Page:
From LuxRender Wiki
SPPM "Stochastic progressive photon mapping"
Intro to SPPM
Stochastic progressive photon mapping, or SPPM, is a consistent (see Hachisuka's site for more details) photon mapping method. Traditional photon mapping is inconsistent due to the limited number of photons. Eventually, the photon-shooting pass must end so the rendering can start. This means that some light path + photon combinations will inevitably be missed. In addition, the ray must consider photons in a radius around the hitpoint, allowing more bias to creep in when the renderer thinks it hit a photon it really should not have hit.
SPPM gets around the first problem of limited photons by repeating the photon-pass/eye-pass seqeunce again and again until told to stop. So eventually, any possible light path + photon combo will be hit. It gets by the second problem by slowly tightening the search radius around the hitpoint each time it goes around.
While SPPM has several more settings than the path-tracing integrators, it is still consistent. Meaning that, barring any insane settings, it will eventually converge to a correct result. Tuning the settings is only to speed things along.
max. eye depth
This is the maximum recursion depth for rays traced from the eye (camera).
max. photon depth
This is the maximum recursion depth for rays traced for the lights, which are used to deposit photons.
photons per pass
The number of photons to store before ending the "photon half" of the pass, and moving on to the next pass.
This is the main setting you want to focus on when tuning SPPM. It balances how long LuxRender will spend working on photons vs working on eye rays. (Each pass uses a number of eye rays equal to the number of pixels in the image, distributed randomly)
If you are getting a lot of low-frequency noise (aka, your image is very blotchy) but very little grain, that means you have too few photons compared to eye rays, and need to increase this value. If you are getting the opposite, and grainy, blotch-free image, you are spending too much time with photons, and need to back this off.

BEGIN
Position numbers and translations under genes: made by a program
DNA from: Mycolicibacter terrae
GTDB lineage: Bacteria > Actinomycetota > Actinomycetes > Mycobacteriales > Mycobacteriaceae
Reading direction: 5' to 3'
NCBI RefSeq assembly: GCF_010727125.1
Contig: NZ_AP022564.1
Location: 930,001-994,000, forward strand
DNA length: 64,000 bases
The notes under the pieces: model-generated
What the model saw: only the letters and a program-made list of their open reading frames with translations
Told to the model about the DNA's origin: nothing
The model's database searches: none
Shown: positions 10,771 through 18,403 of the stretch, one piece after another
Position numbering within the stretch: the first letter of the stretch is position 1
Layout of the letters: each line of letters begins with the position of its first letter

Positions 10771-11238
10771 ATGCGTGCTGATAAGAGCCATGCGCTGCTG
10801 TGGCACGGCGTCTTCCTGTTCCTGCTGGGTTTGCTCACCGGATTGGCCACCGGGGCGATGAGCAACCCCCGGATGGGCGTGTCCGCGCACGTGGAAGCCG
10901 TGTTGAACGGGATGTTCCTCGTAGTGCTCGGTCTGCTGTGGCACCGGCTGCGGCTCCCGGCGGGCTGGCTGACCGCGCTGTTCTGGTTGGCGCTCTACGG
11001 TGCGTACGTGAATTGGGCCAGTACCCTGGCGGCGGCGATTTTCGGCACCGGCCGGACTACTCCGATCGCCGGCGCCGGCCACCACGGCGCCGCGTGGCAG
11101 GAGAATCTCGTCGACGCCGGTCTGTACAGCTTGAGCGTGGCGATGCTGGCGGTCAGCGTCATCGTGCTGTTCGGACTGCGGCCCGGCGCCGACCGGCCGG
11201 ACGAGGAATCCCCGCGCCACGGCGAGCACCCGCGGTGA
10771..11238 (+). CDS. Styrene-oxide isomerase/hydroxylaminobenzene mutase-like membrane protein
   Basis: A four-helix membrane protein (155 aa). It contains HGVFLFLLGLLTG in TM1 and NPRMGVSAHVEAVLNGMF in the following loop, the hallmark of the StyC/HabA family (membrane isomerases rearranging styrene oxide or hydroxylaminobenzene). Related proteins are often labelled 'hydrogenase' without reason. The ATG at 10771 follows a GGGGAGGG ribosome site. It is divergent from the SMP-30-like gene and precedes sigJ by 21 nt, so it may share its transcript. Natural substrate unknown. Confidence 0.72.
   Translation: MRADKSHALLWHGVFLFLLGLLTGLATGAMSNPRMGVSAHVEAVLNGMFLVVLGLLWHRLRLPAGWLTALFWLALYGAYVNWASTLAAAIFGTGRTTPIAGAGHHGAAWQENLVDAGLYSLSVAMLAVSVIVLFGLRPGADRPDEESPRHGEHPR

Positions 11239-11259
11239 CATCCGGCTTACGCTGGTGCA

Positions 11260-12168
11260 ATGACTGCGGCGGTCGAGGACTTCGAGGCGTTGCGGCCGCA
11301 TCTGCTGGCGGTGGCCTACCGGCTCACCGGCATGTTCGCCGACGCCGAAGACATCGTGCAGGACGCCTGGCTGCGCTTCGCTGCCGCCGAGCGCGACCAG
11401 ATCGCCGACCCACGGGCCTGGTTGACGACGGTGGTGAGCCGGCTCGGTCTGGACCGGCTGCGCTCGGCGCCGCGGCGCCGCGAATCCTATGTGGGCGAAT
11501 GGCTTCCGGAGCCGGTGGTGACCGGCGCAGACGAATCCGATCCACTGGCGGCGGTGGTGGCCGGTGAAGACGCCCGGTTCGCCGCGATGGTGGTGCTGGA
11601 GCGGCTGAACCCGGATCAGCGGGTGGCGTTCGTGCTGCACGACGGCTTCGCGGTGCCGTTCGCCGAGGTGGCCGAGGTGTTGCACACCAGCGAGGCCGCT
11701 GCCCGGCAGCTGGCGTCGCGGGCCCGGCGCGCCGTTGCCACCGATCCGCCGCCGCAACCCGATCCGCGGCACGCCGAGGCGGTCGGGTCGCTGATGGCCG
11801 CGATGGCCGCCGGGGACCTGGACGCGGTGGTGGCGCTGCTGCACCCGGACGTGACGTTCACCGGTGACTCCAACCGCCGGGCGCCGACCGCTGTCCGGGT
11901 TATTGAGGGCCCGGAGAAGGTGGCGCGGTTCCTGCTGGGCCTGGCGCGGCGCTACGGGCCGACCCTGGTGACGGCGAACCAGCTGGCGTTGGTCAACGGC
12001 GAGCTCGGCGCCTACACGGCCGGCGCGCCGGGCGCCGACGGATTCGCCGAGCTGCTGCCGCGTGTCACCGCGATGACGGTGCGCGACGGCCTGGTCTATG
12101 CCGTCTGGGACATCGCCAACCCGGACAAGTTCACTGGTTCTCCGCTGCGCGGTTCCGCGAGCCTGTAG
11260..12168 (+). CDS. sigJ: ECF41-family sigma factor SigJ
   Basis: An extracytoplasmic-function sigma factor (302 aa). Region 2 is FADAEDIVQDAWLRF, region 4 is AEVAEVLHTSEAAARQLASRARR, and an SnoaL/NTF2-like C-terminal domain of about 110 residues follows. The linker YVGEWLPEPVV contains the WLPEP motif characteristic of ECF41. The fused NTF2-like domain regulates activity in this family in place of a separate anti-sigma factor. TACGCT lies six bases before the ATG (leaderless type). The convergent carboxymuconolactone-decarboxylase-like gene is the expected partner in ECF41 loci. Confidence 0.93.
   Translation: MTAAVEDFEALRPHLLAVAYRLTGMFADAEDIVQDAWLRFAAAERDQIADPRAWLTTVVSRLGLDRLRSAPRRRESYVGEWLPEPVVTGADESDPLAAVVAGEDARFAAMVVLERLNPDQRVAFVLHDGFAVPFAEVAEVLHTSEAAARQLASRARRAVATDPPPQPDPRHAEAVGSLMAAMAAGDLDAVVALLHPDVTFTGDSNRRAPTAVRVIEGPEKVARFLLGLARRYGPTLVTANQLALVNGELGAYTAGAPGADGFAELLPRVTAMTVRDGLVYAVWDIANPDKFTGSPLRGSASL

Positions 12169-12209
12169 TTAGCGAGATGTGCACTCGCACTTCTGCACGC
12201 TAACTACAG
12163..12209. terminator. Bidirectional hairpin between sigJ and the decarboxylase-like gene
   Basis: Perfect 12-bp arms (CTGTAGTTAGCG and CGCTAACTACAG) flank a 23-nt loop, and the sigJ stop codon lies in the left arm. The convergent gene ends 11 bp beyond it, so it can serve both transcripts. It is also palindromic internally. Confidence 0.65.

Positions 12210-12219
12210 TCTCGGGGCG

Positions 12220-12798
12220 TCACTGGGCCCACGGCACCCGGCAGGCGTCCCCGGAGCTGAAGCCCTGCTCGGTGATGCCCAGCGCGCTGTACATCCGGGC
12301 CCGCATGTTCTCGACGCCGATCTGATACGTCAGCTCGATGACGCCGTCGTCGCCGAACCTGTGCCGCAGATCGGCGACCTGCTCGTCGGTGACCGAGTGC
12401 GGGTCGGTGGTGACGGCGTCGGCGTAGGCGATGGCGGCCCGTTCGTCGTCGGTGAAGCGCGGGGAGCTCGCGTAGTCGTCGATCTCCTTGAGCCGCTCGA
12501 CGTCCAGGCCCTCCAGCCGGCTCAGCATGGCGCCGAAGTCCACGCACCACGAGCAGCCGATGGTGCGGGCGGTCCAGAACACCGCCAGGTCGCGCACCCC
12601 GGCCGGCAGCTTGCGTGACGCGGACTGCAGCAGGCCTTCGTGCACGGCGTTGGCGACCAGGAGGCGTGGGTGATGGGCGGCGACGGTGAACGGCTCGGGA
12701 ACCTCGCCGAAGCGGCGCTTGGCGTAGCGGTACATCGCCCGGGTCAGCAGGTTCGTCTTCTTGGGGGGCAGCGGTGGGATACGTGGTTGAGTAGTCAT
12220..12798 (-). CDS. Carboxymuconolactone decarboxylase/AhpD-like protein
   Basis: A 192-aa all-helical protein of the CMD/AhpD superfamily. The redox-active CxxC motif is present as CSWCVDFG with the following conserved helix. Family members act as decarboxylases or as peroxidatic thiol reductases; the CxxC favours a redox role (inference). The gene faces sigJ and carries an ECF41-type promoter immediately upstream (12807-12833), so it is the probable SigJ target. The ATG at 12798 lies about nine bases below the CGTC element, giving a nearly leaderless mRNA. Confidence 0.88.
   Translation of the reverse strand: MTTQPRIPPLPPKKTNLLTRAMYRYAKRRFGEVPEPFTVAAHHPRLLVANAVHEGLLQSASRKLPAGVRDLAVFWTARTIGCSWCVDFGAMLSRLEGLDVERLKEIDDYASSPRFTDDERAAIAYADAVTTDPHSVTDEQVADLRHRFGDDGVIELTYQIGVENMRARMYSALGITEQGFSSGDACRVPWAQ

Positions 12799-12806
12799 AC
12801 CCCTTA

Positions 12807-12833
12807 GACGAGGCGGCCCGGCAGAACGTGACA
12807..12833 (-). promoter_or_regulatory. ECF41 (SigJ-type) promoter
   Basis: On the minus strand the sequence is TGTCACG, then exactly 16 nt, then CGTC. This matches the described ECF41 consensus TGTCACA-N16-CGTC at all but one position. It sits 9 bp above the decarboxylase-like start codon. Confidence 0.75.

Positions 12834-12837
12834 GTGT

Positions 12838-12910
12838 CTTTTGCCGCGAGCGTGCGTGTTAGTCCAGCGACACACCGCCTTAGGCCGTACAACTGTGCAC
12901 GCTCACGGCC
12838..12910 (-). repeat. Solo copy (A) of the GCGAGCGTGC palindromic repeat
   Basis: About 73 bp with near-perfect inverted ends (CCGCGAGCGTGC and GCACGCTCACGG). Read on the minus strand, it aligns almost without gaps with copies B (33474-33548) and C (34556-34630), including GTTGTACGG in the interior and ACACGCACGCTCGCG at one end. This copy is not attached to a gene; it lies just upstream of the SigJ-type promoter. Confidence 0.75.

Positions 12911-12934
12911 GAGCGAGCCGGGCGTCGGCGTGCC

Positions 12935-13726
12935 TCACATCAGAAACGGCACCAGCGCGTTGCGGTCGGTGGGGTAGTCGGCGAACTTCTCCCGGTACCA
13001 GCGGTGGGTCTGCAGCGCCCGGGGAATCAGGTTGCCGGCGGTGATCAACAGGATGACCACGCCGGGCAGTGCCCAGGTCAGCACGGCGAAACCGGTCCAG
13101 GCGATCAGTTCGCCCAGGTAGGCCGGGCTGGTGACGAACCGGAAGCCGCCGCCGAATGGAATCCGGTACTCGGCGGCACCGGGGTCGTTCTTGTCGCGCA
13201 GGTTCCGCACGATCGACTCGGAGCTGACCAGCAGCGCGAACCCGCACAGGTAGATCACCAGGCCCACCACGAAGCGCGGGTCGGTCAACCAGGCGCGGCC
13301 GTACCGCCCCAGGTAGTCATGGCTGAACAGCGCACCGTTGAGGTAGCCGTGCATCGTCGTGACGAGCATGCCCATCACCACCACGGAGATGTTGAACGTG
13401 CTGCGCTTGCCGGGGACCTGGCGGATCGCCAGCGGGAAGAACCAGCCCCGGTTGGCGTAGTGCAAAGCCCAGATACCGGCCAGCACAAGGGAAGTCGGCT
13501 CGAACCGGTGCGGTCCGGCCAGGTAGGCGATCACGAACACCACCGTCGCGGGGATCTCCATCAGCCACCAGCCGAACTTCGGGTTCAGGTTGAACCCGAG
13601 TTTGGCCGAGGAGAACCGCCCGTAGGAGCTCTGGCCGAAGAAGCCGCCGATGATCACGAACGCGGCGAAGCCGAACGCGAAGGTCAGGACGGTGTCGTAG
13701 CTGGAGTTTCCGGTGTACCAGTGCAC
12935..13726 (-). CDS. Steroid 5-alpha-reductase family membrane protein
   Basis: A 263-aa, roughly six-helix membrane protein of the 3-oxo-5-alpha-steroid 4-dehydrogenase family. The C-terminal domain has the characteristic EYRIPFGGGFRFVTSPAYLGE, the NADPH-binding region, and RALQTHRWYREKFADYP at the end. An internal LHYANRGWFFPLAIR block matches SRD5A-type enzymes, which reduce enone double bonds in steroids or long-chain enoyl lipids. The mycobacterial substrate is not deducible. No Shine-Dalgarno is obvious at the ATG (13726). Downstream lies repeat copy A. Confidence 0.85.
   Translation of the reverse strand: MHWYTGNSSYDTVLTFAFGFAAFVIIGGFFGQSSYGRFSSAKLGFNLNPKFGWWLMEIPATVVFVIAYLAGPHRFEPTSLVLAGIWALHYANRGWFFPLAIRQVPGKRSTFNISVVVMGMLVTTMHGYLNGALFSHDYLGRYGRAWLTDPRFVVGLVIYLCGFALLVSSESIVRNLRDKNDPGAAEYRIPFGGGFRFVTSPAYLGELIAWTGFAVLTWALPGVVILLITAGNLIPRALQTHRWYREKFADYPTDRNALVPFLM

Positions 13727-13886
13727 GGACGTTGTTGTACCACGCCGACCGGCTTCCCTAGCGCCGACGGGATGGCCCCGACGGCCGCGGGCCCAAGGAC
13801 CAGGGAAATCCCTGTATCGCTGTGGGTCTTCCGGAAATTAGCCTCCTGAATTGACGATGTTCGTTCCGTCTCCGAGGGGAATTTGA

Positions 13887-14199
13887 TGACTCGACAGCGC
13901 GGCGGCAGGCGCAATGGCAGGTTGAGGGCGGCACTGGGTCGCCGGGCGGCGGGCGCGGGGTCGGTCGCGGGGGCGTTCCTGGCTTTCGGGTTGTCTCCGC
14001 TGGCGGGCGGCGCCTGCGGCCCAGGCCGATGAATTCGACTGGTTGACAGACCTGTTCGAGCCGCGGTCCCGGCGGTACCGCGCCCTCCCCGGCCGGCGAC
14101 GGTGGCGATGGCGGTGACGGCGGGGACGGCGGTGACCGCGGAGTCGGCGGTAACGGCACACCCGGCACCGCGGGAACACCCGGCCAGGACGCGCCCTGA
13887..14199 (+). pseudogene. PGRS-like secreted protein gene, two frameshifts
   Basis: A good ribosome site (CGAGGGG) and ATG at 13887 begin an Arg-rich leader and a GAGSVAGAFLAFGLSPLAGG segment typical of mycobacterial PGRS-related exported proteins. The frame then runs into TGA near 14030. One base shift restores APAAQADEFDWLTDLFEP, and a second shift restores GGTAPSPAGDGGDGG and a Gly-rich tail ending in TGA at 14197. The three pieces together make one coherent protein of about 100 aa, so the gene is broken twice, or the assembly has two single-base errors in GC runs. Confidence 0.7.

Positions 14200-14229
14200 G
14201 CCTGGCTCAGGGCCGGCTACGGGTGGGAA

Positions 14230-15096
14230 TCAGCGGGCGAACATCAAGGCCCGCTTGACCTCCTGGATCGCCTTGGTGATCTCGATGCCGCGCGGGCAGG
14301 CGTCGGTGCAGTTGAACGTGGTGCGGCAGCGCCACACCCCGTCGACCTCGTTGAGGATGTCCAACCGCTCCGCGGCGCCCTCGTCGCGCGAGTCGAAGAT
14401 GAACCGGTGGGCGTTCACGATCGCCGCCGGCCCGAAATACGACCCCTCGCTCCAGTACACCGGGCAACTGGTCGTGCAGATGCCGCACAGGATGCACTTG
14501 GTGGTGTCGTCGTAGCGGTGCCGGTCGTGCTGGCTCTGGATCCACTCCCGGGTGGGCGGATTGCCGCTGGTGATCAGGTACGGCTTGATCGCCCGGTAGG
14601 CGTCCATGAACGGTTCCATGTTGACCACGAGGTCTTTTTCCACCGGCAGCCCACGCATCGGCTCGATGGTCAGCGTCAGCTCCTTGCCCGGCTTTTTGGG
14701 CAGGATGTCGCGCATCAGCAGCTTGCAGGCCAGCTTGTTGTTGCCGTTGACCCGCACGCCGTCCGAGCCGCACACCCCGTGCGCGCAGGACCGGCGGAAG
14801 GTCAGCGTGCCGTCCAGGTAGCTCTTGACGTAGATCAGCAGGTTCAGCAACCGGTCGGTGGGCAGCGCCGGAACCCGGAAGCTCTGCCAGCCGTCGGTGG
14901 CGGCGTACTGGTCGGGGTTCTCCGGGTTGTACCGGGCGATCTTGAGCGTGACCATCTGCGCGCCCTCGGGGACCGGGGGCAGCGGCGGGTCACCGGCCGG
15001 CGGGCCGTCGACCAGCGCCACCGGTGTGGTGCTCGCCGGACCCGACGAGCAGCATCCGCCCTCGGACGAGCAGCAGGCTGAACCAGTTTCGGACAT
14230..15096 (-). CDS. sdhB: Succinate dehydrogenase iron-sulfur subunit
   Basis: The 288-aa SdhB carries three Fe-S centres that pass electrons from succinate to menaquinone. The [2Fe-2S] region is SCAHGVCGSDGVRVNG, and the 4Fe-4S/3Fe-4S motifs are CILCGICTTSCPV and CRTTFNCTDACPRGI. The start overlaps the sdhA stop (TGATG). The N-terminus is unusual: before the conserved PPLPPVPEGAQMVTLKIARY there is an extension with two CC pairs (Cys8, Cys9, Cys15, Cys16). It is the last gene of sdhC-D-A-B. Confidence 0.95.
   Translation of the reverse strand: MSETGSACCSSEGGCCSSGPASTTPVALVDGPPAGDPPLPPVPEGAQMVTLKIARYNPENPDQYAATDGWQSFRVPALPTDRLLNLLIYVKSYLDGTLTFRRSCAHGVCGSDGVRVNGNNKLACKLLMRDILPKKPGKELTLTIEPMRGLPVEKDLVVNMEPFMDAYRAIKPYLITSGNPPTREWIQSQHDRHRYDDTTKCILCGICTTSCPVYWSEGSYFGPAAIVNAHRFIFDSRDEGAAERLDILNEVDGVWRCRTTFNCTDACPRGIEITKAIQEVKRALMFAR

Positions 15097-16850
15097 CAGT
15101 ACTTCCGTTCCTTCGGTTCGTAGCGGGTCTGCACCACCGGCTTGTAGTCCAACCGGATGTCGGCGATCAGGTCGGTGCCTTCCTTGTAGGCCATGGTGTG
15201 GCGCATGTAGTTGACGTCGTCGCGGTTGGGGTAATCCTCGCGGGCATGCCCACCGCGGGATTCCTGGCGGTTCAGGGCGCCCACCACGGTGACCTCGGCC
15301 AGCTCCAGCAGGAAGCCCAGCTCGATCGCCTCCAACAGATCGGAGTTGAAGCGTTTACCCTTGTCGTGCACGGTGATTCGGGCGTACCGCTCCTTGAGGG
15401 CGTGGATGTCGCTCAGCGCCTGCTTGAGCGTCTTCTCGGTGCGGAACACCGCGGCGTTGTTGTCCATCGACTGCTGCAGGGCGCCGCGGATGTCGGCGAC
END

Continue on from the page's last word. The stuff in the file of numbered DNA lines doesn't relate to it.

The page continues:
This is the search radius that will be used to connect eye rays to photons during the first pass. In other words: When a ray from the eye strikes a surface, LuxRender will look for nearby photons to figure out the light contribution. This value defines how far away from the hit point it will look, during the first pass. The search radius will tighten on subsequent passes.
In most cases, the start k parameter will automatically fix the radius if it turns out to be far larger than you intended. So this paramater can generally be left at the default setting.
In order to get the search radius for each pass after the first one, LuxRender uses the algorithm from "Progressive Photon Mapping: A Probabilistic Approach".
On the first pass, the radius is reduced by alpha, so R1 = alpha * R0, on the second pass, the radius is reduced by (1 + alpha) / 2. On the n-th pass, the radius is reduced by (n + alpha) / (n + 1).
So the radius reduction will slow down over time. This is mandatory for the theory to work (ie: reduce bias and noise through time), but it is also one of the reasons why SPPM depends so much on the initial radius.